In my baby’s first year of life I was diligent about keeping up with developmental milestones. I often referred to them to come up with suitable activities to do with my son to support his skill development. Now that he’s over-the-hill (fourteen months old), milestones just seem to blur together. However, it’s still a good idea to know what’s expected during various stages of life to recognize differences, similarities and provide appropriate support. I took a look at typical language developmental milestones during the 12-18 months age range to help me plan activities with my son and share with anyone else that has the pleasure of spending time with a little this age. I put together this list of tips to support language skill development during this crucial time period when babies are learning a great deal about communication. Give these do’s a try, skip the don’ts and your little will be talking your ear off in no time.

Do: Load babies up with language, they are soaking it all in. Babies first words are typically nouns so name everything around you. Add a sound effect to give it extra zing! Don’t: Go places with your baby and not talk to them. There’s lots of learning to be done in the car, grocery store, bank, restaurants. Wherever you may be, talk about your surroundings
Do: Encourage your baby to say and/or wave hi and bye when greeting and leaving others. Greetings develop social language skills. Don’t: Say hellos and goodbyes without encouraging your baby to do so as well.
Do: Set aside a minute each day to touch and name basic body parts (eyes, ears, nose, mouth, belly button, hands, feet). Show baby, then have baby show you. Don’t: Let a day go by without talking about basic body parts. Bath time is a good time to do this! Babies typically begin pointing to major body parts when named during this age.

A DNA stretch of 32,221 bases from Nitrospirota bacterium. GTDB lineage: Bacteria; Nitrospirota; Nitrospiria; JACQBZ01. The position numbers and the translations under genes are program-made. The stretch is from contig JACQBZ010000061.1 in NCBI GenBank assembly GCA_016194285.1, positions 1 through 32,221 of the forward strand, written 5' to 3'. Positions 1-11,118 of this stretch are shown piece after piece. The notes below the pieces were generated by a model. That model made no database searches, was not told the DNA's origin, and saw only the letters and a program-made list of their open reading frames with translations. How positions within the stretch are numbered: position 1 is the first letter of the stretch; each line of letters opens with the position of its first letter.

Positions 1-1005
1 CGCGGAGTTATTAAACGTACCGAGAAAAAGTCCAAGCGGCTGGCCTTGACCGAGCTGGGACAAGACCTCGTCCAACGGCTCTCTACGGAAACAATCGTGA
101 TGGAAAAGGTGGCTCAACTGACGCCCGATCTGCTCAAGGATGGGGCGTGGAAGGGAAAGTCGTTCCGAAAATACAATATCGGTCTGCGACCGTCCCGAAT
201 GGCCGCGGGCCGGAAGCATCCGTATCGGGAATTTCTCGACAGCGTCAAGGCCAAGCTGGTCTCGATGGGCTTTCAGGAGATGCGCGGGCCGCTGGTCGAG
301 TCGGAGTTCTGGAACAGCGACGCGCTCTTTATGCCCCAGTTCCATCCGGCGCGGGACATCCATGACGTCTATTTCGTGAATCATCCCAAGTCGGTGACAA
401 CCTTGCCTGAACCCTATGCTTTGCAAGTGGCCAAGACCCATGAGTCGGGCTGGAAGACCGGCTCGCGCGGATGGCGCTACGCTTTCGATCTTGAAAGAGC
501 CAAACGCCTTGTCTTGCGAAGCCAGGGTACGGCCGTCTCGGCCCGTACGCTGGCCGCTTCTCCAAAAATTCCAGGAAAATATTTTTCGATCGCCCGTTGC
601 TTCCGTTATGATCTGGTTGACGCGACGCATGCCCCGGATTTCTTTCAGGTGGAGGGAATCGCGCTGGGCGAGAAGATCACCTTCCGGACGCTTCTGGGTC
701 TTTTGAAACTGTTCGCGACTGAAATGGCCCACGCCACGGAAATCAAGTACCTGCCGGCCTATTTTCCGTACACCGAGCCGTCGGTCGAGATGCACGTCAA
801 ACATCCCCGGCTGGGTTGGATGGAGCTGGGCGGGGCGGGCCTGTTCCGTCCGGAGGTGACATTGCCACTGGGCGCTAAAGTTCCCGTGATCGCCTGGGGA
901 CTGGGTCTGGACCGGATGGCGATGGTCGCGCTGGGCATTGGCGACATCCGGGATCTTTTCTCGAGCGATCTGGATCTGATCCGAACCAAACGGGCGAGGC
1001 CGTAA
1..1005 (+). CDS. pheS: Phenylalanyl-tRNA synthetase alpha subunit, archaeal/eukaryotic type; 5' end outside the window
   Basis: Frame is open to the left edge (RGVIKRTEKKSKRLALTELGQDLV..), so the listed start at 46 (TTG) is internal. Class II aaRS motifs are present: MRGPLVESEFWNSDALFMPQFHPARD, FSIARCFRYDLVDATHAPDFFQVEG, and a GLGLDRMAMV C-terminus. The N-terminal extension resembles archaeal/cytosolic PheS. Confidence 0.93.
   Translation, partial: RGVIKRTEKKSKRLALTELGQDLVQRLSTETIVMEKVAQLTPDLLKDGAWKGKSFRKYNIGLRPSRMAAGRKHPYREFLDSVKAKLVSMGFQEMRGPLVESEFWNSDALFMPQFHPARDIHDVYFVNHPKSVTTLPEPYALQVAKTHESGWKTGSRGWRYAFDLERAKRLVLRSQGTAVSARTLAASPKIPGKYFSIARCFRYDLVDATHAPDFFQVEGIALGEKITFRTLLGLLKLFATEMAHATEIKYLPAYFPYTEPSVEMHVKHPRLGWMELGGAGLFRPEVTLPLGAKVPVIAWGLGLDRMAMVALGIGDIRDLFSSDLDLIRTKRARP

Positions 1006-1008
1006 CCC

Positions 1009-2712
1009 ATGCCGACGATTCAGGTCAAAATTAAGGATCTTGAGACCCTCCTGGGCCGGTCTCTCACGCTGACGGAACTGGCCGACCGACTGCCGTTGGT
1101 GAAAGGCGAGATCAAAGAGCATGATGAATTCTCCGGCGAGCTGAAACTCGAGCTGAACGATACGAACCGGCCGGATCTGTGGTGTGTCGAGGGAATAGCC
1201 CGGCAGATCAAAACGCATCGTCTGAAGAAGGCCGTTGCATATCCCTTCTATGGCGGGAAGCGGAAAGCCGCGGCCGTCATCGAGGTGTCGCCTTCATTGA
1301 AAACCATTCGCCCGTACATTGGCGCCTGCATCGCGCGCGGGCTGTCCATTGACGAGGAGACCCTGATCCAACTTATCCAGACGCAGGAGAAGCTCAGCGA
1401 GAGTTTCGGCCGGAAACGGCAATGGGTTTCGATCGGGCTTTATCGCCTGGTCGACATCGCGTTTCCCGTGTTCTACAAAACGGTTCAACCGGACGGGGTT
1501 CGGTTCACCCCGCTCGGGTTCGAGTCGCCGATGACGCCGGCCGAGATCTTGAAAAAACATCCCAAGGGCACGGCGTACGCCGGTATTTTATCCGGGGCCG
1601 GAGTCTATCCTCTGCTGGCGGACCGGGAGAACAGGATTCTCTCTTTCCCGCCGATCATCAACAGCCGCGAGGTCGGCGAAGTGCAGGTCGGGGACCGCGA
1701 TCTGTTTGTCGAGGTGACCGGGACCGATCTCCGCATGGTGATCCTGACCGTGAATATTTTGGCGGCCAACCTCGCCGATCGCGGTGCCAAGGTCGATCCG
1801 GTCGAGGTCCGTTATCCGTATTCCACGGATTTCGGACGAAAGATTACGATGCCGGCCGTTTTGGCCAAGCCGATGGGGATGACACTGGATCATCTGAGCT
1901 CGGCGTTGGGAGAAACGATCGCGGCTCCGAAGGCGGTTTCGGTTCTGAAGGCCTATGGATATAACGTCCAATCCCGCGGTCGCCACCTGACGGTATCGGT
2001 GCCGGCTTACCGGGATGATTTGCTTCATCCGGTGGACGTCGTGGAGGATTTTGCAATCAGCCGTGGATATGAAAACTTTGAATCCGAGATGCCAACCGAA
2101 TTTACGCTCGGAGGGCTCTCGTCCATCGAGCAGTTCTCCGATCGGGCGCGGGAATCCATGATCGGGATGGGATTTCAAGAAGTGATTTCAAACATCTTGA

Do: Listen whole heartedly when your baby is talking to you though you have no idea what they are saying. When they stop, talk back to them in a conversational fashion using the context of the environment to guide you. Don’t: Ignore your baby and go about your business. It’s very important to acknowledge your child’s efforts at communicating by responding back to them. This develops the foundation for the back and forth flow of conversation.
Do: Read to your baby EVERYDAY. Point out and name pictures in books and encourage baby to point to pictures too. Ask baby simple wh-questions such as “Where’s the ball?” or “What’s that?” Don’t: Read just the print. Make sure to talk about and point out the pictures in books. Babies at this age typically begin pointing to familiar pictures/objects when named.
Do: Ask your baby to follow simple directions such as “Give me high-5,” “Get your ball,” “Put your cup on the table” and “Put the block in.” Don’t: Do everything for baby. It’s important for babies to do things themselves. It develops independence and language skills.

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